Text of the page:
Diederick Santer, the MD of drama production company Lovely Day, chooses three scenes from contemporary dramas that have inspired him over the past few years.
A big drama highlight for me in recent years has been Sally Wainwright’s series Happy Valley. I admired everything about this show – the tone, the look, the casting and Sally’s hugely original and ambitious storytelling. James Norton was filming his leading role in our series Grantchester while Happy Valley transmitted in the UK, and the parts he played in each could not be more different. In Grantchester he’s a charming vicar; in Happy Valley he’s a violent and disturbed ex-con.
Happy Valley explores, among other things, violence and, as such, has to depict it. But I’ve rarely seen the consequences of violence, and in particular violence against women, played out so fully on TV. Yes, there are disturbing moments, but the audience and characters then have to live through the consequences of those moments.
“I think they’ve killed me,” whispers young PC Kirsten McAskill into her radio as Tommy Lee Royce repeatedly reverses a yellow Mini over her in episode three. It’s a moment we and the other characters didn’t see coming. It changes everything for everyone – it galvanises sergeant Catherine Cawood (Sarah Lancashire) into action and reveals to us the full extent of Tommy’s violent and dangerous nature.
The Walking Dead
I love this series! Like Happy Valley it is hugely violent, but in a more comic-book way (which is unsurprising given its origin).
Charismatic British actor David Morrissey plays The Governor, or ‘Brian’ as he calls himself at the beginning of season four. By this point, we’ve seen the extent of his violent insanity, but now he finds himself in a situation where simple qualities like being a good father figure and a loving partner seem to fulfil him more than the scheming megalomania of season three.
Who is he? ‘The Governor’ or ‘Brian’? The question is posed at the start of episode seven, when it’s time for him to make a choice between peaceful and loving family life or leading a violent and self-serving army.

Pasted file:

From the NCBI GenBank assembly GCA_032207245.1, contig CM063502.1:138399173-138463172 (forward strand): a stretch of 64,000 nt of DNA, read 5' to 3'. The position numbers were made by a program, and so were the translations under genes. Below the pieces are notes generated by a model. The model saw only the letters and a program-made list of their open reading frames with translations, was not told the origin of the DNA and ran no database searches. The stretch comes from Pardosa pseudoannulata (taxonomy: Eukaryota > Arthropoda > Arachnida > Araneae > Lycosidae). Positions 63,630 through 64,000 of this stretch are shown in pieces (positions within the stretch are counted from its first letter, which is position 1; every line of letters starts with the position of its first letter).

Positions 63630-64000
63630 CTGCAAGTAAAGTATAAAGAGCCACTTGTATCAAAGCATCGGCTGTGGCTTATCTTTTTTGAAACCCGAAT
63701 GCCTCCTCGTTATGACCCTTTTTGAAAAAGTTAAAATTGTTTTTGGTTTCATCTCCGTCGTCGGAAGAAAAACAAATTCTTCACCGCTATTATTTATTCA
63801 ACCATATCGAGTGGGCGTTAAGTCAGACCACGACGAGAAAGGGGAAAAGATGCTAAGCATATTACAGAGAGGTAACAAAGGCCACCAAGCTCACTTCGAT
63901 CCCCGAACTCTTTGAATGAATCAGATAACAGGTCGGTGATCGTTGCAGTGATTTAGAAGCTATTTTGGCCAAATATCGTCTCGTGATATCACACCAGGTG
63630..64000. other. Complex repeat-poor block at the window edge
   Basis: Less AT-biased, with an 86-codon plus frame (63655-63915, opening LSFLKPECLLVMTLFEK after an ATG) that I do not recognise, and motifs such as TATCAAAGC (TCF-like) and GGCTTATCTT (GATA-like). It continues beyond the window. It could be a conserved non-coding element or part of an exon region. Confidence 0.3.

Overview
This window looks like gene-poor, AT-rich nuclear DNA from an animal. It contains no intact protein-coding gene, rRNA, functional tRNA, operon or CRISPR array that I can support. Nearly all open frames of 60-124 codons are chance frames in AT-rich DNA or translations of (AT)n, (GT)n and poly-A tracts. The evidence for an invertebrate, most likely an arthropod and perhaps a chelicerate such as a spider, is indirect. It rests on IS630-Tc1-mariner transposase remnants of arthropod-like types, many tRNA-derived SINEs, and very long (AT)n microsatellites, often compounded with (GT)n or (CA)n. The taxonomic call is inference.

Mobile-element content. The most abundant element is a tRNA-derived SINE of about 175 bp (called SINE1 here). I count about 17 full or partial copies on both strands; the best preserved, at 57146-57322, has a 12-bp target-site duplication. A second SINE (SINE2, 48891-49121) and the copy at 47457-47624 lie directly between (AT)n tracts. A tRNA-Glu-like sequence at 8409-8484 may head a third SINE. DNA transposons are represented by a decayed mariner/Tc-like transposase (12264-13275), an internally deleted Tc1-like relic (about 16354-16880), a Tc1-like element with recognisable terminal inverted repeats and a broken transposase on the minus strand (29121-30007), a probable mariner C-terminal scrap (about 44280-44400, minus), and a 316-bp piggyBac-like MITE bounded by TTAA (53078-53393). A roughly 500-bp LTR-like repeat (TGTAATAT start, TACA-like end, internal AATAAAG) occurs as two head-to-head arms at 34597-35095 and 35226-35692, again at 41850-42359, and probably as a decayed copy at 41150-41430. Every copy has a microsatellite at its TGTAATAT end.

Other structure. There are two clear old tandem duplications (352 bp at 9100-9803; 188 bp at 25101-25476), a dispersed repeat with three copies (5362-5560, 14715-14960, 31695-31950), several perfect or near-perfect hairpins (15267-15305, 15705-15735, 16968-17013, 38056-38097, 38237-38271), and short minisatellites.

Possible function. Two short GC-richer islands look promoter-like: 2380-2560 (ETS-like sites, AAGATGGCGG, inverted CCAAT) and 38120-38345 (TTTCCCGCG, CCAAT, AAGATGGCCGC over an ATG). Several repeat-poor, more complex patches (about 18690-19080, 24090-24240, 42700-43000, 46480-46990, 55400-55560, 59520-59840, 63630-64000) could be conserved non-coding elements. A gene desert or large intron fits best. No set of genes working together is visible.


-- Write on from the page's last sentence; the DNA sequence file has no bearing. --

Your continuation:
This conflicted man is quietly hanging up washing while playing chess with a little girl. “It’s your turn, Brian,” she says. He stares into the distance. “I’m a-thinking,” he replies. We pull back and see that the washing line is hung between a caravan and a tank. Domestic duty or war? Which will he choose? It’s a simple, dialogue-light scene, but the choice he must make is eloquently articulated.
I was delighted to see Utopia return last year, written by Dennis Kelly and produced by Kudos, Lovely Day’s parent company. I’d enjoyed the complex conspiracy madness of the first series, the awesome cast of characters and arresting visuals. But how could they build on this for series two? How could they transcend series one without repeating themselves?
Well, entirely counterintuitively, series two begins almost four decades earlier, with weird and saturated Italian news footage from 1979, and then quickly introduces us to the little girl version of Jessica Hyde, a key character from series one. She’s sat on a bench at night in a square in Rome, with her dad, the enigmatic Philip Carvel, much mentioned but never before seen.
The disorientation continues when Carvel is led away, witnesses an Italian taxi driver have his head blown off and is then blackmailed. It’s head-spinning for Carvel, and more so for us. And as if this were not enough, the entire episode remains in 1979 and we see none of the regular cast.
I admire the ambition of the writer, the producer and the broadcaster (Channel 4) to create this bold and assured opening. It marked out Utopia as totally original and fearless.